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Hastings Constitutional Law Quarterly

Abstract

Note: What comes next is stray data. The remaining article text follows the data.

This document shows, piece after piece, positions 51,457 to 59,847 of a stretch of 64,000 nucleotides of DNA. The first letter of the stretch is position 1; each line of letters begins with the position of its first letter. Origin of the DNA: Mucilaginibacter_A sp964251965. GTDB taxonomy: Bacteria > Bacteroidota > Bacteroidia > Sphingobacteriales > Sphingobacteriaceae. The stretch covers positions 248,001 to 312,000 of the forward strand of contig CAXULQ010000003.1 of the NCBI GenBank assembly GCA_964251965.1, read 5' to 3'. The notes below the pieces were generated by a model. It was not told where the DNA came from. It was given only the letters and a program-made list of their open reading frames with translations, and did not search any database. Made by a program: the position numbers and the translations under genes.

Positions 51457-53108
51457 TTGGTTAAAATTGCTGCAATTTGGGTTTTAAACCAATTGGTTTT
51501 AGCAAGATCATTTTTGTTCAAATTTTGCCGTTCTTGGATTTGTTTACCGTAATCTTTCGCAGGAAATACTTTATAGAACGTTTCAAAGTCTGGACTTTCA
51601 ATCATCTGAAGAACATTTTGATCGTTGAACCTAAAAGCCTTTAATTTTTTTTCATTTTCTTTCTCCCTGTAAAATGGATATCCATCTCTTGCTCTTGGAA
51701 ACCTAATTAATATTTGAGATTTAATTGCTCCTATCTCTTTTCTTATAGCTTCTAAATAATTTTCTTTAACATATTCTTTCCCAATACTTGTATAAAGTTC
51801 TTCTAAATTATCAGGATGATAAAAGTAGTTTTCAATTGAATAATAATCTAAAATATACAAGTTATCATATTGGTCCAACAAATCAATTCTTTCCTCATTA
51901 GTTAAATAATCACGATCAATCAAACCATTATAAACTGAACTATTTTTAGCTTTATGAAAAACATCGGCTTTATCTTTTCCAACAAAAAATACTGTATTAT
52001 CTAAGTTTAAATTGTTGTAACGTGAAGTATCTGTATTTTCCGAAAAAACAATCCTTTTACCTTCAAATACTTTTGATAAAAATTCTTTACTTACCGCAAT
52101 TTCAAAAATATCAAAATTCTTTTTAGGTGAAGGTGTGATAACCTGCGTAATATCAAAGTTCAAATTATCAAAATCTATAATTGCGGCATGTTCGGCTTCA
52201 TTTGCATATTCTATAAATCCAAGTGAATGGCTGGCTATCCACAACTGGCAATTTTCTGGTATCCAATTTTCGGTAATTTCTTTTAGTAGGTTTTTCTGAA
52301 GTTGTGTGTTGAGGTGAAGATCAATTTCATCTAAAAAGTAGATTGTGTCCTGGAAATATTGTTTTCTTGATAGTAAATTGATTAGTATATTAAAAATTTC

The law proceduralists write about and teach is nothing like what most ordinary Americans experience when they step into court. Indeed, the evidence shows that most Americans who have legal problems do not ever get to court, nor do they receive a meaningful alternative hearing. In this way both judicial and academic discourse on procedure, even among those who see glaring problems of access to justice, is idealized, abstract, and ossified—unconnected to the actual. This Essay describes the ideal/actual divide in procedure—the cognitive, doctrinal and ideological effects of lingering on the ideal side of it, and the forms of subordination perpetuated on the actual side. The Essay begins by turning away from the federal courts, which decide less than two percent of all cases in the United States, in order to examine a series of recent cases and reports on the actual administration of justice in state courts, in state and federal administrative agencies, and in private arbitration. These, after all, are the forums in which ordinary people experience the administration of justice. The examples to which the Essay points draw into relief the extent of the ideal/actual divide, the scope of procedural failure in these settings, and the profound consequences for vulnerable and marginal populations. The Essay closes by calling for a reconceptualization of both pedagogy and procedural doctrine from the perspective of the actual. First and foremost, the reality of how procedure works for ordinary people, including how it fails them, must be studied more closely, taught more frequently, and incorporated into debates about procedural reform.

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